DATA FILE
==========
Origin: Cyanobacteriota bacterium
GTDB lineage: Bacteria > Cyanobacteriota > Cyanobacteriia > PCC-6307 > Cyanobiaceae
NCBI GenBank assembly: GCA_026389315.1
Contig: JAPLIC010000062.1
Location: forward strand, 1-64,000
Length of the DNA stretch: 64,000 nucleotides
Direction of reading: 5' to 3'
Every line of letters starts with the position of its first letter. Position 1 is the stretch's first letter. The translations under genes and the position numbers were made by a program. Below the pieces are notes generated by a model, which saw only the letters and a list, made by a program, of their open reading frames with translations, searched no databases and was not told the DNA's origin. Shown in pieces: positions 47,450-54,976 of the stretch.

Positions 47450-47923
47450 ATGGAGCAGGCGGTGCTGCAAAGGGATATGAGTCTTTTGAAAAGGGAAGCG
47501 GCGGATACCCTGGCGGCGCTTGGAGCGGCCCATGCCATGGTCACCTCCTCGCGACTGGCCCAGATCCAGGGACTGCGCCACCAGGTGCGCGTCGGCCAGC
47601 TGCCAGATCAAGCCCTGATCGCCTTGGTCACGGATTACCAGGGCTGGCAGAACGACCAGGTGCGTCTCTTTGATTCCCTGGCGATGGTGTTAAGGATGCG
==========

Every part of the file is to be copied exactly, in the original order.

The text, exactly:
Origin: Cyanobacteriota bacterium
GTDB lineage: Bacteria > Cyanobacteriota > Cyanobacteriia > PCC-6307 > Cyanobiaceae
NCBI GenBank assembly: GCA_026389315.1
Contig: JAPLIC010000062.1
Location: forward strand, 1-64,000
Length of the DNA stretch: 64,000 nucleotides
Direction of reading: 5' to 3'
Every line of letters starts with the position of its first letter. Position 1 is the stretch's first letter. The translations under genes and the position numbers were made by a program. Below the pieces are notes generated by a model, which saw only the letters and a list, made by a program, of their open reading frames with translations, searched no databases and was not told the DNA's origin. Shown in pieces: positions 47,450-54,976 of the stretch.

Positions 47450-47923
47450 ATGGAGCAGGCGGTGCTGCAAAGGGATATGAGTCTTTTGAAAAGGGAAGCG
47501 GCGGATACCCTGGCGGCGCTTGGAGCGGCCCATGCCATGGTCACCTCCTCGCGACTGGCCCAGATCCAGGGACTGCGCCACCAGGTGCGCGTCGGCCAGC
47601 TGCCAGATCAAGCCCTGATCGCCTTGGTCACGGATTACCAGGGCTGGCAGAACGACCAGGTGCGTCTCTTTGATTCCCTGGCGATGGTGTTAAGGATGCG